Electronic components are becoming smaller and smaller. Components measuring just a few nanometers – the size of around ten atoms – are already being produced...

Im Focus: IoT-based Advanced Automobile Parking Navigation System

Development and implementation of an advanced automobile parking navigation platform for parking services

To fulfill the requirements of the industry, PolyU researchers developed the Advanced Automobile Parking Navigation Platform, which includes smart devices,...

Im Focus: First electrical car ferry in the world in operation in Norway now

  • Siemens delivers electric propulsion system and charging stations with lithium-ion batteries charged from hydro power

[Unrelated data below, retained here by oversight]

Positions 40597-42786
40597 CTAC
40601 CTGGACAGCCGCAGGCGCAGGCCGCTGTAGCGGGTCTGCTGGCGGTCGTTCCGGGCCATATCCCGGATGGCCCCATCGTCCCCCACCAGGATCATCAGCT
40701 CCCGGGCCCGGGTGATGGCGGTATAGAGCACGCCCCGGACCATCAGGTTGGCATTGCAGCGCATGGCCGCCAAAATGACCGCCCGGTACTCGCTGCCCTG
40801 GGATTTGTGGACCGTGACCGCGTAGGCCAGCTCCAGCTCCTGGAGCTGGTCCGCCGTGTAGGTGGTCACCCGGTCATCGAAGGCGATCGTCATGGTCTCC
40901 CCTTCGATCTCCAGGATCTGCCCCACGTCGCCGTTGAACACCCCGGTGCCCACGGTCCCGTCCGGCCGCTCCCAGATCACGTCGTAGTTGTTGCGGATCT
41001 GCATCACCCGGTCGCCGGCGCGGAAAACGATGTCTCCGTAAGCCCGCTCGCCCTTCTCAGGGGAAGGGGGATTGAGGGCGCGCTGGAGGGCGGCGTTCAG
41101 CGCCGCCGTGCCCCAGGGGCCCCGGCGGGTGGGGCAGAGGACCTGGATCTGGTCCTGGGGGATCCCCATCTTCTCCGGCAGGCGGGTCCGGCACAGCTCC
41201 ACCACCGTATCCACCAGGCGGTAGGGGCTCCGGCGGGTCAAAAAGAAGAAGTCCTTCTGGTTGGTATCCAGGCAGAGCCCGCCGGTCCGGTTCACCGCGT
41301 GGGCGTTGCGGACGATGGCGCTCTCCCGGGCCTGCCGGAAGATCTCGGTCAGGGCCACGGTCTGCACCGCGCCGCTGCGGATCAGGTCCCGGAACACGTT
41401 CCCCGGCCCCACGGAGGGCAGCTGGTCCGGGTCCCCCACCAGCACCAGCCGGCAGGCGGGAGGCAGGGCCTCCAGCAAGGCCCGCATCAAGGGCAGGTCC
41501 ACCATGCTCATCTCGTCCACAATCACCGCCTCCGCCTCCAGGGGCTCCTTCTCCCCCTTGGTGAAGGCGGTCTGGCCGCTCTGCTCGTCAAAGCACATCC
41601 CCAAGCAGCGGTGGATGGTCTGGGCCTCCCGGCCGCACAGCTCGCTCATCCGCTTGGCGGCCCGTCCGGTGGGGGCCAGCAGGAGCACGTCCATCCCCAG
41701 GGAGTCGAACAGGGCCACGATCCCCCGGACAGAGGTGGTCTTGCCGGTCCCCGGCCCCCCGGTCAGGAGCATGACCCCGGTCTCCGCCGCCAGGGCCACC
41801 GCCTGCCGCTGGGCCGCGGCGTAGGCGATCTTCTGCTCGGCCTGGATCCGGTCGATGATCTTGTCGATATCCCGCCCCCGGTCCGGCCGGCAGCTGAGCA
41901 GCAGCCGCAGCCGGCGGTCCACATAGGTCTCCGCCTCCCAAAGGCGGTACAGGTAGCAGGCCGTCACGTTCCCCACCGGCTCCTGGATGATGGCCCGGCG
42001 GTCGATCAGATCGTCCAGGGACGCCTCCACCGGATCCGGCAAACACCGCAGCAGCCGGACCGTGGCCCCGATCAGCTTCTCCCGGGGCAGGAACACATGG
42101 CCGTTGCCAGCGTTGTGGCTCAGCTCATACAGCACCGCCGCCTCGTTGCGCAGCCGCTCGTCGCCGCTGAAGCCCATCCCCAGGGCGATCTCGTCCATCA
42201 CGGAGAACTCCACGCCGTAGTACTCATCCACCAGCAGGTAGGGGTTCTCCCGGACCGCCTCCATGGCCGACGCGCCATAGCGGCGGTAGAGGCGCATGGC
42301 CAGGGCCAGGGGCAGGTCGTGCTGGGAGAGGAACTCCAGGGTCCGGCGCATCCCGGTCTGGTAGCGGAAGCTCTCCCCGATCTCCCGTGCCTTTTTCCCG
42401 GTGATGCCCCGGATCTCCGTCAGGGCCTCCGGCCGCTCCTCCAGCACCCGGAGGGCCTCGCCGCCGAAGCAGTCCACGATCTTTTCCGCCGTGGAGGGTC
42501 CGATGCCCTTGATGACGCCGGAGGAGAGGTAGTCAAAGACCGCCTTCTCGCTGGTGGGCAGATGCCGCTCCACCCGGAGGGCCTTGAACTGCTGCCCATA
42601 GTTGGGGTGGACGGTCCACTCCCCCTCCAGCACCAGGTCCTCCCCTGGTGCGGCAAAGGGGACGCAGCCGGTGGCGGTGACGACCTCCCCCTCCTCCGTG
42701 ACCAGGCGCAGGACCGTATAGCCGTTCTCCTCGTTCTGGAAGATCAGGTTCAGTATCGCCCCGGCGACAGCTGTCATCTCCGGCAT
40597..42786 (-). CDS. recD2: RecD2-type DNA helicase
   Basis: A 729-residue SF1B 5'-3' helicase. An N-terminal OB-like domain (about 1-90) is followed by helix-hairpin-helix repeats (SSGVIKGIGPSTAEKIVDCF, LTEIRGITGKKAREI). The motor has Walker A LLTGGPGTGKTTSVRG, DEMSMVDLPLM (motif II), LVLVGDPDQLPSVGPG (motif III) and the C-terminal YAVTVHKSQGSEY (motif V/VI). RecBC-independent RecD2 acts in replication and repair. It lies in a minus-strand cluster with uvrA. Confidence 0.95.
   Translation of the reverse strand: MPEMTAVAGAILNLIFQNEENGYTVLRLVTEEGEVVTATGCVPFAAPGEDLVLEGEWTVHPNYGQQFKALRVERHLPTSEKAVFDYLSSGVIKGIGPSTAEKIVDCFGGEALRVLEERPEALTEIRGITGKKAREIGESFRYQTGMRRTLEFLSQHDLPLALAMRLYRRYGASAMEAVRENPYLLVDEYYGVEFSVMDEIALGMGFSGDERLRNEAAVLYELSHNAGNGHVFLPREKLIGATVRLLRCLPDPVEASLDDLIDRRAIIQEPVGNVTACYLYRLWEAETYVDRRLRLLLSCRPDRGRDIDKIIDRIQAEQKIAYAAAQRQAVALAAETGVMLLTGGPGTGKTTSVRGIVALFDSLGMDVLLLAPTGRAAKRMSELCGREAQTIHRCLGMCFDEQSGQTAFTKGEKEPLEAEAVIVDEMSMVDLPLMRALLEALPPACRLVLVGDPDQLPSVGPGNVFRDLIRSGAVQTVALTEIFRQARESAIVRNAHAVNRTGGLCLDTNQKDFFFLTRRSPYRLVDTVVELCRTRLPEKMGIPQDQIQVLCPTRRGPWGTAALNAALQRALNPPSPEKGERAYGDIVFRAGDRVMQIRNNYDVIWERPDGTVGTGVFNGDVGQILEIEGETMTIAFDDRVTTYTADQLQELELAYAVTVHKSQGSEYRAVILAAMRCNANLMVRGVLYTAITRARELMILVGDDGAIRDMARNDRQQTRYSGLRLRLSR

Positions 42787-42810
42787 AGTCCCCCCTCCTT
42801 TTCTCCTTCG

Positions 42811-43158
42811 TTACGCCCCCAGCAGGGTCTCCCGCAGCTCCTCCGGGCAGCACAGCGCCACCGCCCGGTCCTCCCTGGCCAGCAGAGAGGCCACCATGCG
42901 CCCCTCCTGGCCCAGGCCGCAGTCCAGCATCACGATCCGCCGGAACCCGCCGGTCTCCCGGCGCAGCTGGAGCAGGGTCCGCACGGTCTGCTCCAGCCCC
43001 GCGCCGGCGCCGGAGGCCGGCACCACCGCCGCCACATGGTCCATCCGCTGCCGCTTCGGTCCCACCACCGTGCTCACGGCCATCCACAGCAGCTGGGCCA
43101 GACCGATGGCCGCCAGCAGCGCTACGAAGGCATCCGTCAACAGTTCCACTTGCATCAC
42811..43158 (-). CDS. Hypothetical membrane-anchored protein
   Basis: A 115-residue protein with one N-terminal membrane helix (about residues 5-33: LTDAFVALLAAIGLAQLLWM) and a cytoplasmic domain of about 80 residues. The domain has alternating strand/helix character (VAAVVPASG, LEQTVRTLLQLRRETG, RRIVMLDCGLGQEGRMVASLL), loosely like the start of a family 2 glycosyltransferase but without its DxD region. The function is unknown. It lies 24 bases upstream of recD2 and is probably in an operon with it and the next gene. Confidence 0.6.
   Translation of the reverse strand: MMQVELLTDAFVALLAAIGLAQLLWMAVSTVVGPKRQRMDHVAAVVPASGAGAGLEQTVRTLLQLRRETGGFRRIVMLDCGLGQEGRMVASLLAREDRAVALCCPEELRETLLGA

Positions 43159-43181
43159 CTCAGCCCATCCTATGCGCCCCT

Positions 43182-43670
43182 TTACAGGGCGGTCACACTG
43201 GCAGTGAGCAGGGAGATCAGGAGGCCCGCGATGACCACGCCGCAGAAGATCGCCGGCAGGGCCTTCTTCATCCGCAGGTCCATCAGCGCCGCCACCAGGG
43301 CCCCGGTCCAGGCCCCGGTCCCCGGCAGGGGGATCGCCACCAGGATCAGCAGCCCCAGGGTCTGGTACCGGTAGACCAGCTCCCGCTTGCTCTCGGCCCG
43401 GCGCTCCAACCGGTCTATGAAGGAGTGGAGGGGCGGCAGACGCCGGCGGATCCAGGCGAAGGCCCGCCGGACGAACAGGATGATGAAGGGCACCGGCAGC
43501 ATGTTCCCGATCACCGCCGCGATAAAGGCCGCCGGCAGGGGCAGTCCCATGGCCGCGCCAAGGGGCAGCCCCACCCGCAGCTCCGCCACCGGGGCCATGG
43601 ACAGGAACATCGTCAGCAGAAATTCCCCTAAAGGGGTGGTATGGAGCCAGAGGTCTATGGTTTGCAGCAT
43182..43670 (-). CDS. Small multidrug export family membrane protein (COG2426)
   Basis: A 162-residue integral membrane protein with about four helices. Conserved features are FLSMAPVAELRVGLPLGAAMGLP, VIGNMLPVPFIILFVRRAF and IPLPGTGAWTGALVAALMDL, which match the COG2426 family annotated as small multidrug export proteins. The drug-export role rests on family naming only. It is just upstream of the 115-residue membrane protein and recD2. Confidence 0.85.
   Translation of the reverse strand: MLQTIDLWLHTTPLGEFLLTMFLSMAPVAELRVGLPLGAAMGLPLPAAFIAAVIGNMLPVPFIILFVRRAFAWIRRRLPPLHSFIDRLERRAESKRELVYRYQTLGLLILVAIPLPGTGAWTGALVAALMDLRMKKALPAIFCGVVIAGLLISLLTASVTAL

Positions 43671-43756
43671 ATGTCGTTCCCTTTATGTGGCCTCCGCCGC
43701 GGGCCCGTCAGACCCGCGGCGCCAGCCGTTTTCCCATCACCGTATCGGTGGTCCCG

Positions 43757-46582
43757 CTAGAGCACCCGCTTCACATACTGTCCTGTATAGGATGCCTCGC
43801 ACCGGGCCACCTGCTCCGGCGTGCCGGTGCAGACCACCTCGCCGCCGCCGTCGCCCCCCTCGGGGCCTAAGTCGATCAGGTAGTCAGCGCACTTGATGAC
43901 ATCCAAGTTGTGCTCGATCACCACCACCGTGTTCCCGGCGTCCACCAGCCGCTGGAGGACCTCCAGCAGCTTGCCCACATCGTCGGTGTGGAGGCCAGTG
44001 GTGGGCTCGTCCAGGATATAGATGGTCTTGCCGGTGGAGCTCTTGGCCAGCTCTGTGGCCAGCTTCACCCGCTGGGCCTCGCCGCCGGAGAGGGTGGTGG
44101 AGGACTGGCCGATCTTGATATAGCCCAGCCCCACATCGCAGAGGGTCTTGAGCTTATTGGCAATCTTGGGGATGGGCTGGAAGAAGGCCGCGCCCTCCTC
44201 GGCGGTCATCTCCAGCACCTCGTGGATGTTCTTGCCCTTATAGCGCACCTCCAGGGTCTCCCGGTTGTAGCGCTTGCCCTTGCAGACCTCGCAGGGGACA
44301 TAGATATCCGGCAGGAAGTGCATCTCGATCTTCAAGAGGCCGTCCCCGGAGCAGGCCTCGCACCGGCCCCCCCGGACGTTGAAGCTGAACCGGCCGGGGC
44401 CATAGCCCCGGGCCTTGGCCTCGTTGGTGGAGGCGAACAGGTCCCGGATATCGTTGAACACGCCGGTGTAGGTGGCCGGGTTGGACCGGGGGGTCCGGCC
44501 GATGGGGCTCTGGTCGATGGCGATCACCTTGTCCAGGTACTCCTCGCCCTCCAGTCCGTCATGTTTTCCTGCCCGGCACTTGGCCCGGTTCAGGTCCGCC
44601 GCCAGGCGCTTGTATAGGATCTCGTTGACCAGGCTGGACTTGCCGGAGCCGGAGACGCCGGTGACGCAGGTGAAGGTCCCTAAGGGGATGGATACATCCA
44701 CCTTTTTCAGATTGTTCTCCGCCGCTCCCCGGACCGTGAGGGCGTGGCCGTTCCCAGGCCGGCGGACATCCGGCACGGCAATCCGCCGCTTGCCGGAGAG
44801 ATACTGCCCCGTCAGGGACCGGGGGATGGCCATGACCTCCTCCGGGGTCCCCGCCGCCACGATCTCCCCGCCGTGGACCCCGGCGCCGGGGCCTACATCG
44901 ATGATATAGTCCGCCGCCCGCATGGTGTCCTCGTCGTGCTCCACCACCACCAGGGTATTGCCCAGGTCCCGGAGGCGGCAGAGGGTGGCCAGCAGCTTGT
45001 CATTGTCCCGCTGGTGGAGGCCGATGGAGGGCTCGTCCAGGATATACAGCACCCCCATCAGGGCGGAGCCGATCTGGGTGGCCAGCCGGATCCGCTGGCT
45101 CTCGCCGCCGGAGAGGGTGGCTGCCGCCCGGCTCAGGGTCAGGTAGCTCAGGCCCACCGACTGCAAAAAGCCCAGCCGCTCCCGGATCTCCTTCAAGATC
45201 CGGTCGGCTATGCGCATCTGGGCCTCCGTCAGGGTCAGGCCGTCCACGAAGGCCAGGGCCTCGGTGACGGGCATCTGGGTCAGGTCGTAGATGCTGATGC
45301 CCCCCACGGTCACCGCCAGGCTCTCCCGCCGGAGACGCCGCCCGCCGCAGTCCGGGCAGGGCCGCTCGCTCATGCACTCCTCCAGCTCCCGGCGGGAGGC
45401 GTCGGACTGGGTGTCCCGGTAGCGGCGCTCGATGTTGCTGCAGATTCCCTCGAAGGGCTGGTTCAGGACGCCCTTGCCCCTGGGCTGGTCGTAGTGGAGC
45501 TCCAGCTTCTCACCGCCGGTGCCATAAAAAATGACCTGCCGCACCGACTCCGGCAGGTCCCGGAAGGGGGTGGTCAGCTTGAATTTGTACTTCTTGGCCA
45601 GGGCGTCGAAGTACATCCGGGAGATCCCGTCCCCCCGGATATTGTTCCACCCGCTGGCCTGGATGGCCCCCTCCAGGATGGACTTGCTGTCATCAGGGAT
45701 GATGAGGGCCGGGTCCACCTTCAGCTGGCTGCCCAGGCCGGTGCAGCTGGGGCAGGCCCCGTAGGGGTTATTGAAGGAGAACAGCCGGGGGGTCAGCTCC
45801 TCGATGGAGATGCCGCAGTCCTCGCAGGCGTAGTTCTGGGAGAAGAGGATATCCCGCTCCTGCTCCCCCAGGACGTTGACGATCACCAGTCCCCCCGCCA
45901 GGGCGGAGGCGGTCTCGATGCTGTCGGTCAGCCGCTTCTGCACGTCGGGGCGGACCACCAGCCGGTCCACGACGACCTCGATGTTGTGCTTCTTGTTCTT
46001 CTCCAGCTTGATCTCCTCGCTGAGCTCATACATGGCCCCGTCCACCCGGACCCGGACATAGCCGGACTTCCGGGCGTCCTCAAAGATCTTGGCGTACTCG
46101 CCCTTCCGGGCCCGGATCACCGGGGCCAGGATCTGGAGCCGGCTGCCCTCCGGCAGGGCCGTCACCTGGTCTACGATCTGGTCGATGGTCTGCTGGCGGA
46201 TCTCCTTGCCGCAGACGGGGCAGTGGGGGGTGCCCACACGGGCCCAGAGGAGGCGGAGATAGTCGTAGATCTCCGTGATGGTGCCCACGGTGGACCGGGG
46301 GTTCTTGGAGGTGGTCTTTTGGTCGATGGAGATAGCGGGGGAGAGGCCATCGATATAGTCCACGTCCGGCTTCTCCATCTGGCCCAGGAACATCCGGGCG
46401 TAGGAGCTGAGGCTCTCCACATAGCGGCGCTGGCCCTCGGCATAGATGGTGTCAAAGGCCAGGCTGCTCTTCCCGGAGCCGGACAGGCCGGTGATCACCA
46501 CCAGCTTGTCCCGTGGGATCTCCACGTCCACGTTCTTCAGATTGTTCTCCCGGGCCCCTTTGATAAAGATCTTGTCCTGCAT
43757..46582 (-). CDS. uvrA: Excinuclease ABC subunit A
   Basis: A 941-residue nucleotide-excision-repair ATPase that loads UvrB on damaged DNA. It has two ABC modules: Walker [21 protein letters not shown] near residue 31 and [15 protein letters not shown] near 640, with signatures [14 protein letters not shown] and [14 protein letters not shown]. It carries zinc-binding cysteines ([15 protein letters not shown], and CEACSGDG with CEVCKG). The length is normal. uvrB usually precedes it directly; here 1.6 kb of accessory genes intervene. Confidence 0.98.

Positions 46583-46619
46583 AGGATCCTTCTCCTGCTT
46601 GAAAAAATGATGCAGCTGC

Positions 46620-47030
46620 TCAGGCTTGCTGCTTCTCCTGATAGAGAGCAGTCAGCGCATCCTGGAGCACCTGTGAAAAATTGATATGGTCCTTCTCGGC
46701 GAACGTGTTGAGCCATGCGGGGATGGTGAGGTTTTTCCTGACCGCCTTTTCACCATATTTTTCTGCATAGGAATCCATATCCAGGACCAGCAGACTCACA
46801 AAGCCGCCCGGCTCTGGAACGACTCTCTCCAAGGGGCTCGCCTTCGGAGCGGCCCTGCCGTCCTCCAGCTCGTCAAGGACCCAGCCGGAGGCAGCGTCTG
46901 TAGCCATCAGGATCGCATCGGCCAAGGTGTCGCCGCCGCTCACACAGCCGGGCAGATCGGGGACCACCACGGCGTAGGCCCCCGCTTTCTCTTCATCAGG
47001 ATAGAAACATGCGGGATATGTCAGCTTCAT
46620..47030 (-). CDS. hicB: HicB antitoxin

• Ferry only uses 150 kilowatt hours (kWh) per route and reduces cost of fuel by 60 percent
  • Milestone on the road to operating emission-free ferries

The world's first electrical car and passenger ferry powered by batteries has entered service in Norway. The ferry only uses 150 kWh per route, which...

Im Focus: Into the ice – RV Polarstern opens the arctic season by setting course for Spitsbergen

On Tuesday, 19 May 2015 the research icebreaker Polarstern will leave its home port in Bremerhaven, setting a course for the Arctic. Led by Dr Ilka Peeken from the Alfred Wegener Institute, Helmholtz Centre for Polar and Marine Research (AWI) a team of 53 researchers from 11 countries will investigate the effects of climate change in the Arctic, from the surface ice floes down to the seafloor.

RV Polarstern will enter the sea-ice zone north of Spitsbergen. Covering two shallow regions on their way to deeper waters, the scientists on board will focus...

Im Focus: Gel filled with nanosponges cleans up MRSA infections